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Dispersions Revisited

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To understand the forces involved in developing a stable coating on a substrate, key features of the coating need to be viewed from the internal perspective of the fluid. Within the world of coating, it is common to have a solid suspended in a liquid – referred to as a colloidal dispersion. The distribution of fine particles within a liquid needs to be a stable system. This stability is fleeting! Many times the solid particles like themselves more than they like the fluid and agglomerate. Sometimes the particles settle and the final dried product has an irregular loading within the microstructure of the coating. To combat these interests of the solid particles, we need to understand what forces are for us and what forces are against us.

Solubility: Solubility parameters (found in polymer handbooks and chemical engineering textbooks) for solvents and polymers provide the key to understanding whether the solid particle will become a dispersion within a specific solvent. The closer these two parameters are to each other, the more they like each other and the better the solid particle is solvated.

Molecular Weight: The size of the particle on a molecular level is important to whether it disperses in a given solvent or not. The dispersed solid particles are typically viewed as a coil, or spring, with constant movement, entanglement, and rotation. The “size” of the particle is a combination of the molecules size in addition to the space the molecule takes up by moving and entangling with other molecules. Branching within a given polymer particle can also have a strong effect on the ability to disperse the solid particle within the fluid.

Particle-Particle Interactions: There are many forces that act on a solid particle within a fluid medium. Imagine the solid particle as one magnetic ball floating in a pool of solvent with other magnetic balls nearby. Individually, the ball has gravity pulling it down and viscous resistance holding it up. The ball will spin, and move from temperature changes and vibrations that the pool of solvent experiences. You also have to remember that the balls are attracted to each other (in the fluid coating world these are referred to as Van der Waals force). These attractive forces need to be overcome with some physical or chemical improvement in the system. The particle forces have three critical parameters – physical distance between the particles, innate energy of the particle, and potential energy at the surface of the particle.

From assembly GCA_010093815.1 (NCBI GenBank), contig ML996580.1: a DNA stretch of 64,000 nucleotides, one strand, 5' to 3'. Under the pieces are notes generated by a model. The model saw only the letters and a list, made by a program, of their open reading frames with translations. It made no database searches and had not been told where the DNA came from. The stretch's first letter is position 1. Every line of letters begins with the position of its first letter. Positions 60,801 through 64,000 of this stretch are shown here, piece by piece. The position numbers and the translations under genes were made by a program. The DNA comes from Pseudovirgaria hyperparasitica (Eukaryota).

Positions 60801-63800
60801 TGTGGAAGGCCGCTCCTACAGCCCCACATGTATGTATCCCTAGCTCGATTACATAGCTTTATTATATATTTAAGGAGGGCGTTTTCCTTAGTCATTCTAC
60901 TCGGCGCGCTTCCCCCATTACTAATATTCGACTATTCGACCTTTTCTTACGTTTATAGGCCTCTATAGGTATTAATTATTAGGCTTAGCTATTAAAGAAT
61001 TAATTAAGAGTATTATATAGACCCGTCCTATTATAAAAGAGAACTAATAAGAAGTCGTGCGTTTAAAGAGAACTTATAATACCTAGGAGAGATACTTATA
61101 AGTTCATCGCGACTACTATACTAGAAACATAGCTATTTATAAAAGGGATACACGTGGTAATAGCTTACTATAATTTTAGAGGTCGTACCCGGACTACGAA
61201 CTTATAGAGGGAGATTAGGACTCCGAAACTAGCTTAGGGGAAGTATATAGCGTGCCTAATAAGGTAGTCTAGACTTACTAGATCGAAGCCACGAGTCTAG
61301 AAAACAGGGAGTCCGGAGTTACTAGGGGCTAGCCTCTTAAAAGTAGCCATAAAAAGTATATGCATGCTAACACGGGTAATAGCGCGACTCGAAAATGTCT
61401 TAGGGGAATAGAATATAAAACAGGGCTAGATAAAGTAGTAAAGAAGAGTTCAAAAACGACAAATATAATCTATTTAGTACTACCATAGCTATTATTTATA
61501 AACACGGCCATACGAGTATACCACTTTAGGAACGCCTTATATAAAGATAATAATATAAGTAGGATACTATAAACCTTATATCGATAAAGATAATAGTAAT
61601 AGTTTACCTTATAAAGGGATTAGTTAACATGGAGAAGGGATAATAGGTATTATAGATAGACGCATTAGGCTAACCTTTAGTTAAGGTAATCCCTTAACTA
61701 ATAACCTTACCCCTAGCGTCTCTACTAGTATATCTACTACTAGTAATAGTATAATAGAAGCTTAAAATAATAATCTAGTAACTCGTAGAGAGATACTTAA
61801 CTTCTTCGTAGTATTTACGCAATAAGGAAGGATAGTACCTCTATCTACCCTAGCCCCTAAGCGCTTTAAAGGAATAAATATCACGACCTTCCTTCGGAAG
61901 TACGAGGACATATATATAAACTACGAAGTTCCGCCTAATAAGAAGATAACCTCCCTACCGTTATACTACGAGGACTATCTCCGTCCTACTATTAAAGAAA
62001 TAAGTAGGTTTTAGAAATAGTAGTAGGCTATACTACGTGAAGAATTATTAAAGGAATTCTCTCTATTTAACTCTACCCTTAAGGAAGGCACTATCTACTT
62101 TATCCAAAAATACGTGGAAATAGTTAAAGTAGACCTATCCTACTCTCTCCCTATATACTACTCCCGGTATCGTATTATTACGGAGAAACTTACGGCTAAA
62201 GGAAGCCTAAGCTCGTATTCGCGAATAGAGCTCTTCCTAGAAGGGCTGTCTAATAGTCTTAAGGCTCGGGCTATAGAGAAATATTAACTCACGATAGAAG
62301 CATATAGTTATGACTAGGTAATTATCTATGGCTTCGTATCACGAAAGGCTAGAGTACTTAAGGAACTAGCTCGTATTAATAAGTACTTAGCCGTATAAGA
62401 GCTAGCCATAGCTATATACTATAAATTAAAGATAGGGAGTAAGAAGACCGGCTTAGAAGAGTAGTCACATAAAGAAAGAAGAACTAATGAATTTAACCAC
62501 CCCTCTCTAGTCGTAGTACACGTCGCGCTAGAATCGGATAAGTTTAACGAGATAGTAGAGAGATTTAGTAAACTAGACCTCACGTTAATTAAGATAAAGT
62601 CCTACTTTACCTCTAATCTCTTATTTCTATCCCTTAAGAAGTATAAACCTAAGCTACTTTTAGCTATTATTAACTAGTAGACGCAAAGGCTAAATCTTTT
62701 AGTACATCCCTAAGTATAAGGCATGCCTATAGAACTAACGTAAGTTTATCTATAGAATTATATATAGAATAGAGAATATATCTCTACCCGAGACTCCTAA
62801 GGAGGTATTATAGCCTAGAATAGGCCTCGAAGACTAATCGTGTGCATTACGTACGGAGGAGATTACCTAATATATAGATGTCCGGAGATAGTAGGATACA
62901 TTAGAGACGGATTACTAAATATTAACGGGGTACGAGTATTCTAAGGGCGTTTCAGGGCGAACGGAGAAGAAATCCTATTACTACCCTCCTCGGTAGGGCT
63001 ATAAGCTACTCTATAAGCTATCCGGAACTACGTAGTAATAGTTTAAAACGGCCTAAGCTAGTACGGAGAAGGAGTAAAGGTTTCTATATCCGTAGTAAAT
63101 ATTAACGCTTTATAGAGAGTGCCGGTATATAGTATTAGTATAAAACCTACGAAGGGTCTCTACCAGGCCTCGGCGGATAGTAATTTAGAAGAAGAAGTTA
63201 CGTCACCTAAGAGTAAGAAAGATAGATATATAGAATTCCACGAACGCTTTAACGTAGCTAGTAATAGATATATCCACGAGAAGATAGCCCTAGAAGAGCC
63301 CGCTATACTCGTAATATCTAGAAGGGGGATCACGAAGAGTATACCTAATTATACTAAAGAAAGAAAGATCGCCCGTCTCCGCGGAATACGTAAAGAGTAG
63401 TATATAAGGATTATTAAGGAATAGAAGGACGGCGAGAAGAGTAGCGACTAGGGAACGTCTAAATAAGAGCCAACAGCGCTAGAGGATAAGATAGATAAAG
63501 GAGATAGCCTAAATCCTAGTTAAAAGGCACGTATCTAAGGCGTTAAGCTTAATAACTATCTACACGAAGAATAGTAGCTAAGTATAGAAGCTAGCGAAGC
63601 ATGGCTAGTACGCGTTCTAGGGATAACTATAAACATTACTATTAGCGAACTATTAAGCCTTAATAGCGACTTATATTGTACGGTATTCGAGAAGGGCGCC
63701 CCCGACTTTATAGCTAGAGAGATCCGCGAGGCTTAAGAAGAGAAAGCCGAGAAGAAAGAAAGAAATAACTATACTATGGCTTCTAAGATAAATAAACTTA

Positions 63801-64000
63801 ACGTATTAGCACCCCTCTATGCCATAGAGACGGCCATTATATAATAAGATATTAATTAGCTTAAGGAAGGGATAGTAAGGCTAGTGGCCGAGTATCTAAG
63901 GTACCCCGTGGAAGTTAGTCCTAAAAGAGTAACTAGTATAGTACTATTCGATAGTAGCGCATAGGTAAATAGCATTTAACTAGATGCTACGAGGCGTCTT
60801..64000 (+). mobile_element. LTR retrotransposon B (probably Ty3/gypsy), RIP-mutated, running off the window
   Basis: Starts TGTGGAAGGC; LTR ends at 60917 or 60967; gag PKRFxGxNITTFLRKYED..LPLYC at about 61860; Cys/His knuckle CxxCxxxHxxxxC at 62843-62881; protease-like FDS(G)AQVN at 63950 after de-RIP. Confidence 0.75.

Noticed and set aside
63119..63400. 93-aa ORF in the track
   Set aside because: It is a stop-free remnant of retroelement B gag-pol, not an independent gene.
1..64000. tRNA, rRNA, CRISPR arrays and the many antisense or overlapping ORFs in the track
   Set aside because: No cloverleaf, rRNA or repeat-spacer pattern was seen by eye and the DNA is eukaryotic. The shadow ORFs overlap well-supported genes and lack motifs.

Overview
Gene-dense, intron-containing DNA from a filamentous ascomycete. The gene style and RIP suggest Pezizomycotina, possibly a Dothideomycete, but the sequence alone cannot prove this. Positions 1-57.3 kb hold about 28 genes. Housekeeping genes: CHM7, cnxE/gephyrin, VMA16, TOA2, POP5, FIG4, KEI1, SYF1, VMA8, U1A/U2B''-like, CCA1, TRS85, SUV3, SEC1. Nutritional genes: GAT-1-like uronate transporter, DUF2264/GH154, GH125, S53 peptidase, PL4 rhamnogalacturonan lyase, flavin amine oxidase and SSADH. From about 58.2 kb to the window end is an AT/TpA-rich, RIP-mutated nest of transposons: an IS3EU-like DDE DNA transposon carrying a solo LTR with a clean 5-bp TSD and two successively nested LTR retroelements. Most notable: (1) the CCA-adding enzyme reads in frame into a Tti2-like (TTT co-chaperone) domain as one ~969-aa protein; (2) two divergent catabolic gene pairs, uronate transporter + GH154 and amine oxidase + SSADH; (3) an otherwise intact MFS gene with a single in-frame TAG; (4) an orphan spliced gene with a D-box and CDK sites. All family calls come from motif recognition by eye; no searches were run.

Dispersion Stability: The solid particles need to stay suspended through fluid preparation, pumping, coating, and drying. To develop stability throughout the process may require pH modifiers, increasing solvent use, or adding chemical modifiers to reduce chemical forces. Even if the dispersion is stable in the tank, verifying that the fluid is properly wetting the substrate is important. Morphological and microscopic review of the coated material is suggested to understand the resultant coated product.

Having a molecular view of the fluid coating will help you produce substrate coated product wide, fast, and in one pass that holds up to internal and external forces throughout the coating process. Keep this molecular view in mind and many of the macro problems you may encounter will be eliminated.

Mark's Coating Matters | Process

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